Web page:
GCC compilation error:

prog.cpp:35:9: error: no matching function for call to 'foo'
        foo(str.cbegin(), findings);
        ^~~
prog.cpp:10:6: note: candidate template ignored: substitution failure [with Iterator = __gnu_cxx::__normal_iterator<const char *, std::__cxx11::basic_string<char> >]: template template argument has different template parameters than its corresponding template template parameter
void foo(Iterator first, Container<std::pair<Iterator, Iterator>> const &findings)
     ^
1 error generated.

Clang's output:

main.cpp:34:9: error: no matching function for call to 'foo'
        foo(str.cbegin(), findings);
        ^~~
main.cpp:9:6: note: candidate template ignored: substitution failure [with Iterator = std::__1::__wrap_iter<const char *>]: template template argument has different template parameters than its corresponding template template parameter
void foo(Iterator first, Container<std::pair<Iterator, Iterator>> const &findings)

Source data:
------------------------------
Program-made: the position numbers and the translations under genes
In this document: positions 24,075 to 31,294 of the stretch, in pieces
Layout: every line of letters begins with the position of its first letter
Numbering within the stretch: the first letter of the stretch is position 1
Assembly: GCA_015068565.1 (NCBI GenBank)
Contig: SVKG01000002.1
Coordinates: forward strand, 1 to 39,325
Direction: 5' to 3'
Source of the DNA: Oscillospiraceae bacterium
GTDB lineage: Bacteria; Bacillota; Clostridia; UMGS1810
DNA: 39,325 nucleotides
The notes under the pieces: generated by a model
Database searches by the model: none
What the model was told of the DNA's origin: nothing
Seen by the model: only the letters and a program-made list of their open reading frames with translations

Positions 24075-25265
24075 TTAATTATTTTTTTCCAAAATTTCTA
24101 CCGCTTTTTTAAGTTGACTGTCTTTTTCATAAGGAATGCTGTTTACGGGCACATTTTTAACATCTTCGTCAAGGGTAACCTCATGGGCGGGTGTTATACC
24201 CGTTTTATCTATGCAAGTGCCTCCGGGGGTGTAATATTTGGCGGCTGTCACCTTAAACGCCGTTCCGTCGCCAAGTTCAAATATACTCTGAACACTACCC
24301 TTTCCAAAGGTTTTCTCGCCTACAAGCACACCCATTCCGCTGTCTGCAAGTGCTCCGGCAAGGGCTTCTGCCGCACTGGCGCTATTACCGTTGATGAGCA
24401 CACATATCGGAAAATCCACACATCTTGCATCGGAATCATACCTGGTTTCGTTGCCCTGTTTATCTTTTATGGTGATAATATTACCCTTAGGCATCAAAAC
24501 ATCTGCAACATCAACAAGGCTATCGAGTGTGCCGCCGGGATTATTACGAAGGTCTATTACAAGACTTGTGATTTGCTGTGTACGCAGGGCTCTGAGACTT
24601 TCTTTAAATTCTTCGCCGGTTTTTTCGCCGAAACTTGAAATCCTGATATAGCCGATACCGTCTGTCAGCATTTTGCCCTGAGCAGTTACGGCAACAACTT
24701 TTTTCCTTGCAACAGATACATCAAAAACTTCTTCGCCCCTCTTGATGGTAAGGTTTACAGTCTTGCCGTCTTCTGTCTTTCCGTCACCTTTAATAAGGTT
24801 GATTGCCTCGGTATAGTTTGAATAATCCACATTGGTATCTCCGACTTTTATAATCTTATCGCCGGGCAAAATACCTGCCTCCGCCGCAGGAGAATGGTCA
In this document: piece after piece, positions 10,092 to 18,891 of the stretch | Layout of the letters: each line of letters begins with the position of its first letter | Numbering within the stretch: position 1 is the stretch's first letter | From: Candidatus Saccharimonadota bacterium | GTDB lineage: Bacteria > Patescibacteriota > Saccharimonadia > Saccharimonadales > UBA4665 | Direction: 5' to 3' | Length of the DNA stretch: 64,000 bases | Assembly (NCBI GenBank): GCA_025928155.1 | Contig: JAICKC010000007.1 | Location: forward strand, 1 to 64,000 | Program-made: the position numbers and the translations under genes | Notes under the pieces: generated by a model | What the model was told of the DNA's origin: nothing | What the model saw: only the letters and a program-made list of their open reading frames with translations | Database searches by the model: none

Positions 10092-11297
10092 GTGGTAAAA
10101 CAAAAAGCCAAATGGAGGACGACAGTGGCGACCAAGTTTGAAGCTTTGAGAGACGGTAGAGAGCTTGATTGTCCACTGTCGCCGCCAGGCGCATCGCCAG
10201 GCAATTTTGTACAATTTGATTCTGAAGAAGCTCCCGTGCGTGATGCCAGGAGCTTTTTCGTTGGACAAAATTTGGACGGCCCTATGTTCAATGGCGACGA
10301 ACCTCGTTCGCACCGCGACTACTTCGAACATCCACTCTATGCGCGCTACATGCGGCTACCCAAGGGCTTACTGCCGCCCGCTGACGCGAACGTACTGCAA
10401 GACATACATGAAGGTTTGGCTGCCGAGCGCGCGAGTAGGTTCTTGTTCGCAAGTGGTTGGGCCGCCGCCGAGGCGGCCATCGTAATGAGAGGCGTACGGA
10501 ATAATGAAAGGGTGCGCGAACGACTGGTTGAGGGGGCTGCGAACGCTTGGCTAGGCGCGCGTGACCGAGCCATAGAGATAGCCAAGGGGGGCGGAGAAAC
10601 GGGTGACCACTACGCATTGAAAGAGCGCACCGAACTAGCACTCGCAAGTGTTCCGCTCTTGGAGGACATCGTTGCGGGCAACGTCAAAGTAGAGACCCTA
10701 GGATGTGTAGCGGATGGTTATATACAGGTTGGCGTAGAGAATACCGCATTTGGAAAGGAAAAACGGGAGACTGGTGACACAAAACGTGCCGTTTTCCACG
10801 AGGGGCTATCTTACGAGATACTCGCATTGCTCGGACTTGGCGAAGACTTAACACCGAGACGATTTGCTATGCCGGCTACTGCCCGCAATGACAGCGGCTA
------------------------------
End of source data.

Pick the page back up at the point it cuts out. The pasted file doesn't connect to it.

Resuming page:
What am I not catching? Is my utilization of template template types deduction wrong and appears an abuse from the standard's point of view? Neither g++-9.2 with listdc++11 nor clang++ with libc++ are able to compile this.

10

Your code should work fine since C++17. (It compiles with gcc10.)

The template template argument std::vector has two template parameters (the 2nd one has default argument std::allocator<T>), but the template template parameter Container has only one. Since C++17 (CWG 150), the default template arguments are allowed for template template argument to match template template parameter with fewer template parameters.